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Baum & Associates
Phone answered 24-hours
Toll Free (866) 252-1123

39400 Woodward Ave, Suite 200
Bloomfield Hills, MI 48304
Phone: (248) 647-6890
Fax: (248) 647-4233




expunge criminal record

IS YOUR CRIMINAL RECORD HOLDING YOU BACK? 

Tips on how to expunge your criminal record

Prepared in June 2003

This publication is not intended to replace the advice of an attorney.
Because laws and procedures on expungement can change, and because every individual's situation is different, we cannot ensure that the information in this article is current, nor be responsible for any use to which this information is put.

What is an Expungement?
Expunging your criminal record means that your prior conviction is set aside. If you have a conviction expunged, you are considered not to have been convicted for most purposes.  For example, you can honestly tell potential employers that you have a clean criminal record.
Your conviction can only be used for very limited purposes, such as increasing your sentence if you are convicted of a new offense. An expunged conviction is not supposed to appear on your rap sheet. (If it does, contact an attorney.) Getting your criminal record expunged can make it much easier for you to get a job, housing, or credit. Many employers won't hire you if you have a criminal record. Many
landlords won't rent to you. And a criminal record may prevent you from getting subsidized housing or public benefits. If you have a criminal record, you probably already know how much harder it makes many things in life. If you can get your record expunged, the law treats you – in
most cases – as if you had never been convicted.

How Do I Know if I Can Get an Expungement?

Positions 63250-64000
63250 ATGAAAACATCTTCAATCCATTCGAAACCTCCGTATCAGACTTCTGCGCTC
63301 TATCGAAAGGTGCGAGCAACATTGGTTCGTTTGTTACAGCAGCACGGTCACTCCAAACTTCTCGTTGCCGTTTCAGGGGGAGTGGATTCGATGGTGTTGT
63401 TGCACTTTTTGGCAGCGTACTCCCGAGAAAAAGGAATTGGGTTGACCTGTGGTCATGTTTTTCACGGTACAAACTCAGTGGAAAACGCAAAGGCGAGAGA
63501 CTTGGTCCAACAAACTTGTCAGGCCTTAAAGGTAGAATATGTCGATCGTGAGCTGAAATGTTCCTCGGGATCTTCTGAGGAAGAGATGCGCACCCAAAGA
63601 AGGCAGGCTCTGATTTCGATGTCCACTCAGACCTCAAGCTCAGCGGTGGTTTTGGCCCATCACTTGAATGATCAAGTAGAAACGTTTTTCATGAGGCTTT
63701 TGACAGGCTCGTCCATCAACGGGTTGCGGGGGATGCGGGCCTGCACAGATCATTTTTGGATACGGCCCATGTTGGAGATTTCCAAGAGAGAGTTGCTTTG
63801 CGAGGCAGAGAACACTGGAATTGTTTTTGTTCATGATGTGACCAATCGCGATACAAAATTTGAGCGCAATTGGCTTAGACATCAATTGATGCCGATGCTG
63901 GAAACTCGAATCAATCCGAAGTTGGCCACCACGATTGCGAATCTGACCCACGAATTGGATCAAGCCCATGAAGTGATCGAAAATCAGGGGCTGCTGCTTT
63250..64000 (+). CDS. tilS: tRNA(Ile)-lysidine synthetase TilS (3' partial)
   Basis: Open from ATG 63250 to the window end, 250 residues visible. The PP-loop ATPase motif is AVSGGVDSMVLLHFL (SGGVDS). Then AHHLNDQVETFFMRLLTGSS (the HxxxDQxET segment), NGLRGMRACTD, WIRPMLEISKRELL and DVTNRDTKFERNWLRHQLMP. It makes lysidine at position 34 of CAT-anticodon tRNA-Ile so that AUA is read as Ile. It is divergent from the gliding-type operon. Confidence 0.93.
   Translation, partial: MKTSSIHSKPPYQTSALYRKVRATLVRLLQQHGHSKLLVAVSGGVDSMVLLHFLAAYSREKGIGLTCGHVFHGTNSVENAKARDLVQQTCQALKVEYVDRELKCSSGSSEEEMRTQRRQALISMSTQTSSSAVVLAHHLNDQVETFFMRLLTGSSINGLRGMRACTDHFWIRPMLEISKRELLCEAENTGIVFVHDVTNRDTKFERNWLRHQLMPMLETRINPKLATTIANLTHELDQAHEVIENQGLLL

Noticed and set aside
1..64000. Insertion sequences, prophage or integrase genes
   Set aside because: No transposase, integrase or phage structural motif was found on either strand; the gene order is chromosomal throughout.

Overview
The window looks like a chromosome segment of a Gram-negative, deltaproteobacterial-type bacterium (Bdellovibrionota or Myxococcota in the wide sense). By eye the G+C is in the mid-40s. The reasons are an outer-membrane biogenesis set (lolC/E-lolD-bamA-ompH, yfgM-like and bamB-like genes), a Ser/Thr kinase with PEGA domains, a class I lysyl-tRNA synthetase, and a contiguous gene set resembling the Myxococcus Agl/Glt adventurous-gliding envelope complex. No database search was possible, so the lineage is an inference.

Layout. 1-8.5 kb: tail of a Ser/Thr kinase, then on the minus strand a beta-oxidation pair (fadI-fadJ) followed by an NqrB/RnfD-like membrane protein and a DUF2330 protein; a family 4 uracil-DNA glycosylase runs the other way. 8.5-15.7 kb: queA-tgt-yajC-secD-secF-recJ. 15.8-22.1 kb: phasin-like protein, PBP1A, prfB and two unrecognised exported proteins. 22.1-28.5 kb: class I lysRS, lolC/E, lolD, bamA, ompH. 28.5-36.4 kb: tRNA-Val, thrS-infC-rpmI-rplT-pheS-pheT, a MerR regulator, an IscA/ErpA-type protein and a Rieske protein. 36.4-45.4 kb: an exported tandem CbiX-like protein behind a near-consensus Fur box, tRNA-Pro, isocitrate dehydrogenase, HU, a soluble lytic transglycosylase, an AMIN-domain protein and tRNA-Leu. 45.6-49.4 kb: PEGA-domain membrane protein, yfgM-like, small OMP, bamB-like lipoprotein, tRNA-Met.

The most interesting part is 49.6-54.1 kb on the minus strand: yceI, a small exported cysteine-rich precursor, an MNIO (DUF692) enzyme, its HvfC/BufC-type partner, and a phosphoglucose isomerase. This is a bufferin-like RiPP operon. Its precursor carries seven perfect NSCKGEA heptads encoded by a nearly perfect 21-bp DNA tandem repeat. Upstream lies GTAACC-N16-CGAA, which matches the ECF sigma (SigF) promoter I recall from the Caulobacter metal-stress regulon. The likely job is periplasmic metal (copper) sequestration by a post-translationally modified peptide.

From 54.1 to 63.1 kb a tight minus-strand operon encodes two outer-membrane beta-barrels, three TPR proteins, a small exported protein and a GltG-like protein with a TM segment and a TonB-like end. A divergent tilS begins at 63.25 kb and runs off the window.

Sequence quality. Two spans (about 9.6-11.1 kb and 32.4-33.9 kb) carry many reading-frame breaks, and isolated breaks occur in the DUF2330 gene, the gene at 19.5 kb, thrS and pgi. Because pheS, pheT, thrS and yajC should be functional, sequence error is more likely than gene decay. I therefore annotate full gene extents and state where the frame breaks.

Both adult convictions and juvenile adjudications can be expunged. However, not everyone can get their criminal record expunged. To be eligible for an expungement, you must meet very specific criteria.
To see if you are eligible to expunge a conviction or juvenile adjudication in the state of Michigan, take the test below. If the answer to all of the questions is no, you may be eligible for an expungement. If you have convictions in another state, or if you have a federal conviction,
different rules will apply. If, after taking the test, you are unsure whether you can get an expungement, you should consult an attorney.

1. Do you have more than one adult criminal conviction or more than one juvenile adjudication?
Yes: You cannot get your criminal record expunged. It does not matter if only one of the crimes is a felony. Even if only one of the crimes is serious, you cannot get an expungement. Even if you just have two misdemeanor convictions, you cannot get them expunged.
No: You may be able to get your record expunged. Go on to question 2.
Notes: Sometimes people have more than one conviction or adjudication in the same case. For example, if the cops arrested you for driving on a suspended license and then found pot in your car, you could have convictions both for driving on a suspended license and for possession.
Even though you only got arrested once, and only went to court for that one case, if you were convicted on both the suspended license and the possession charges, you have two convictions.
Therefore, you cannot get an expungement. Before you file for an expungement, get a copy of your criminal record and check it carefully to make sure there is only one conviction.
If you have one adult conviction and one juvenile adjudication, you should consult an attorney. If you have questions about how many convictions/adjudications you have, get a copy
of your criminal record and show it to an attorney.

2. Were you convicted of a felony or an attempt to commit a felony that is punishable by life imprisonment?
Yes: You cannot get your criminal record expunged.